There is a longstanding perception that to build a successful tech startup, one needs a background in programming or IT. This misconception is further driven by the renowned success of tech giants like Facebook, Twitter, and Microsoft, all of which were founded by people with technical backgrounds.
But despite common belief, someone no longer needs to be technical or have a technical co-founder to launch a successful technology startup.
One group in particular — the non-technical founders — are rising to the challenge of being able to creatively solve problems, whilst resourcefully seeking help to get their technology off the ground. The founders of Tinder, Airbnb, and closer to home, Canva and Afterpay, are some examples.
After a torrid year, 2021 is shaping up to be the year businesses start to better understand the shifts and disruptions brought on by the COVID-19 pandemic. With no end in sight for the global crisis, there needs to be a focus on recognising disruptive opportunities, and re-evaluating how businesses are run and, often, structured.
Get daily business news.
The latest stories, funding information, and expert advice. Free to sign up.
Knowing how to build a product, versus running a startup, are two distinct skill sets and the non-technical leaders have several advantages when it comes to this “new world” of work.
Innovation is no longer just about the tech
In a world shaken up by the pandemic, a sustained burst of challenges and improvisation have magnified the cracks in existing business models and brought to light a plethora of previously unfelt problems that now require solutions.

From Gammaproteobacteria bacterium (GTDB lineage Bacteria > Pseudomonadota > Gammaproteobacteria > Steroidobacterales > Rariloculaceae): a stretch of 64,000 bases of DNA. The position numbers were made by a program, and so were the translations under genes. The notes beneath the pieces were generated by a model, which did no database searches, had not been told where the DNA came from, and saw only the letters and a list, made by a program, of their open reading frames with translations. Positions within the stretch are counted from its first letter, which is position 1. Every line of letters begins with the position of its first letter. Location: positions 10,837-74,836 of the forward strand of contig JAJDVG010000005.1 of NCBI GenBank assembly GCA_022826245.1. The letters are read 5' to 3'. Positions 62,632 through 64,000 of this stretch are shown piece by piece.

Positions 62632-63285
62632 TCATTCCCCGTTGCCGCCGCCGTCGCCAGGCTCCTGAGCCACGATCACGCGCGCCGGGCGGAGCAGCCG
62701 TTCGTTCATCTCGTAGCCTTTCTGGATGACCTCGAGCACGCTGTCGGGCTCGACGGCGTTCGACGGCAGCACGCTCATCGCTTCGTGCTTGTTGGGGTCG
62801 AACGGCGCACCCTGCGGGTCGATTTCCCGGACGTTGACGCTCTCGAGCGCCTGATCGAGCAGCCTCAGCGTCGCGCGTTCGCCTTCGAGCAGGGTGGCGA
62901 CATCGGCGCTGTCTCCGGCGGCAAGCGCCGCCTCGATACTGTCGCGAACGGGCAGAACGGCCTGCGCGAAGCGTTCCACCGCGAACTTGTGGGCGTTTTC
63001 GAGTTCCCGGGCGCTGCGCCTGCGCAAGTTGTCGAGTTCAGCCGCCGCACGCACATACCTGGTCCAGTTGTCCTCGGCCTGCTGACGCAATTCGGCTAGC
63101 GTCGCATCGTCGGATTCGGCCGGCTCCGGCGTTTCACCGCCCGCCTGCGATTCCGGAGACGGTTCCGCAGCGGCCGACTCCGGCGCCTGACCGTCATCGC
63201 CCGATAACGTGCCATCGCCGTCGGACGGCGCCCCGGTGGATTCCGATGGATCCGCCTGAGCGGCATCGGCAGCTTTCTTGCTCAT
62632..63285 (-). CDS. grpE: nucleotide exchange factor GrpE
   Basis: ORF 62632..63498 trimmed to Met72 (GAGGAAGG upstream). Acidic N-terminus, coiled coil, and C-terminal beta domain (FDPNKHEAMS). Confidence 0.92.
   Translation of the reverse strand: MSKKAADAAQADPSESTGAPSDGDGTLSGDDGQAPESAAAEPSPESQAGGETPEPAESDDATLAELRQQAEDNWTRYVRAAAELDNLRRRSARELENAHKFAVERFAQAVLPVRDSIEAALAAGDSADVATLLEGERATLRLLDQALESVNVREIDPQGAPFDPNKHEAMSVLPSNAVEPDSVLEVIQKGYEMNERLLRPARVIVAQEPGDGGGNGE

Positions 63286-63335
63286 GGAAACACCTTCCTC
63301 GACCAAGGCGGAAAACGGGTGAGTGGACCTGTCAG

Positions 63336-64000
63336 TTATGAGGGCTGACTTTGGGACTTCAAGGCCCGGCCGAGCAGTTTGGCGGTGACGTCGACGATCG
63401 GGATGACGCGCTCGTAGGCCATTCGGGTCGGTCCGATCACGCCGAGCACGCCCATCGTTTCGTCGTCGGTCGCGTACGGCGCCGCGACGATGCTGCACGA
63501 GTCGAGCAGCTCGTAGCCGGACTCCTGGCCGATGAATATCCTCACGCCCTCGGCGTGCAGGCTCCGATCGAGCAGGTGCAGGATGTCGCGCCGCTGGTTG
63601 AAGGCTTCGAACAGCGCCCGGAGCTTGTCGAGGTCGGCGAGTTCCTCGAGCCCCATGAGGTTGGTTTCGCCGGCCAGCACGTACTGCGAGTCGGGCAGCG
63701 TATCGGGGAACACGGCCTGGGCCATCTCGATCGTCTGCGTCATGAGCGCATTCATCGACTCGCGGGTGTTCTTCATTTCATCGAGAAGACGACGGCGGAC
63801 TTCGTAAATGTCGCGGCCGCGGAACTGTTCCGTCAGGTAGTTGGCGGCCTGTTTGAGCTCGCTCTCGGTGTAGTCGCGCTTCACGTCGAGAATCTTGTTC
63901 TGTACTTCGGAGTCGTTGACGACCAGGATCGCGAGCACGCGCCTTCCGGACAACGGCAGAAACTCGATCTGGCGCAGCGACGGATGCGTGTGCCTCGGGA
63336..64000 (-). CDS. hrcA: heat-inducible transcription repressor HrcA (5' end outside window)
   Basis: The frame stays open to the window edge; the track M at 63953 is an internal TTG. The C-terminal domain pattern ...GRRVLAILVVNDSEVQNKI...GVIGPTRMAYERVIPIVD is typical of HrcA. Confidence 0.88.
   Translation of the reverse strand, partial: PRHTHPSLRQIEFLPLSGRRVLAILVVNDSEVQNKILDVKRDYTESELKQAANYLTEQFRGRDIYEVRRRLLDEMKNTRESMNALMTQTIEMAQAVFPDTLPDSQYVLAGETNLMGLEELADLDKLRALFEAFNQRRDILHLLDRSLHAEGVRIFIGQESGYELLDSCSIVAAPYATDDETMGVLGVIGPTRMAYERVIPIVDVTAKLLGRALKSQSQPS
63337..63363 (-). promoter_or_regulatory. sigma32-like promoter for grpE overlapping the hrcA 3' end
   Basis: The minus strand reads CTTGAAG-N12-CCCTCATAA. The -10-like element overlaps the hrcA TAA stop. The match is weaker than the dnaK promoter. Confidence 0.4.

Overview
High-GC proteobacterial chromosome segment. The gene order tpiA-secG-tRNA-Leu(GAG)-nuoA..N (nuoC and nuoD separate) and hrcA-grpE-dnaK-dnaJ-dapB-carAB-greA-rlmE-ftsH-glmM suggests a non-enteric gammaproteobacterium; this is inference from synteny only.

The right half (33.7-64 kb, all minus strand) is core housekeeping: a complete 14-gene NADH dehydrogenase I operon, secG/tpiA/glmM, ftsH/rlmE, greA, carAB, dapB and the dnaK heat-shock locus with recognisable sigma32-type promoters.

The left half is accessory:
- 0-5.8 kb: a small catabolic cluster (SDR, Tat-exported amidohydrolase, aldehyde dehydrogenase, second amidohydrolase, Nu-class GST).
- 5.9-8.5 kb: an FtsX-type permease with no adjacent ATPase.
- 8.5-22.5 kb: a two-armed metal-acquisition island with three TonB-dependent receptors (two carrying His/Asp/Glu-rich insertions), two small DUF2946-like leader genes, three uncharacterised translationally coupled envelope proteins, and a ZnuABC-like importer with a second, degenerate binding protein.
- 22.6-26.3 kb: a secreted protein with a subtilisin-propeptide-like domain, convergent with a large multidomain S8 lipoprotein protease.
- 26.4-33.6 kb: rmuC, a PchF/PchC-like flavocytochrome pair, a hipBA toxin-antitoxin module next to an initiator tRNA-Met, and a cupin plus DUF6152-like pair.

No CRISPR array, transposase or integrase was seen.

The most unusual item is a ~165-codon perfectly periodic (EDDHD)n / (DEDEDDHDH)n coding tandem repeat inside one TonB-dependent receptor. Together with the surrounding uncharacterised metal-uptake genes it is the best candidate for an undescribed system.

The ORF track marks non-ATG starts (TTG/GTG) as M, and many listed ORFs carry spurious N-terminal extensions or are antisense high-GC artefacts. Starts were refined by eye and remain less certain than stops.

In my experience, some of the best ideas for these solutions come from someone with in-depth domain experience.
I’ve always found a good business starts with having a problem worth solving.
These problems already exist in every industry imaginable and are often highlighted by those working in these fields. As these problems intensify, the talented and ambitious domain experts within these fields will be the first ones to spot and attempt to reduce any roadblocks.
The beauty of being a non-technical founder, particularly one with experience in a specific industry, is that you bring firsthand domain expertise and a niche understanding of the problems found within your industry.
As we continue to work towards pandemic recovery, this knowledge is indispensable.
Non-technical leaders bring in new perspectives
An idea with legs is always a fantastic starting point, but bringing it to fruition more often than not requires the right support.
While non-technical founders may not have been formally trained to write lines of code, their diverse backgrounds offer new perspectives to tackle unresolved problems.
In the wake of the pandemic, we have seen founders go above and beyond, taking a holistic approach to solutions.
Despite their lack of technical capabilities, non-technical founders offer different strengths. These may include: identifying growth opportunities or new features from evolving customer preferences, defining the product’s value proposition, improving the company’s hiring processes, having a knack for raising capital, or looking after the company’s go-to-market strategy.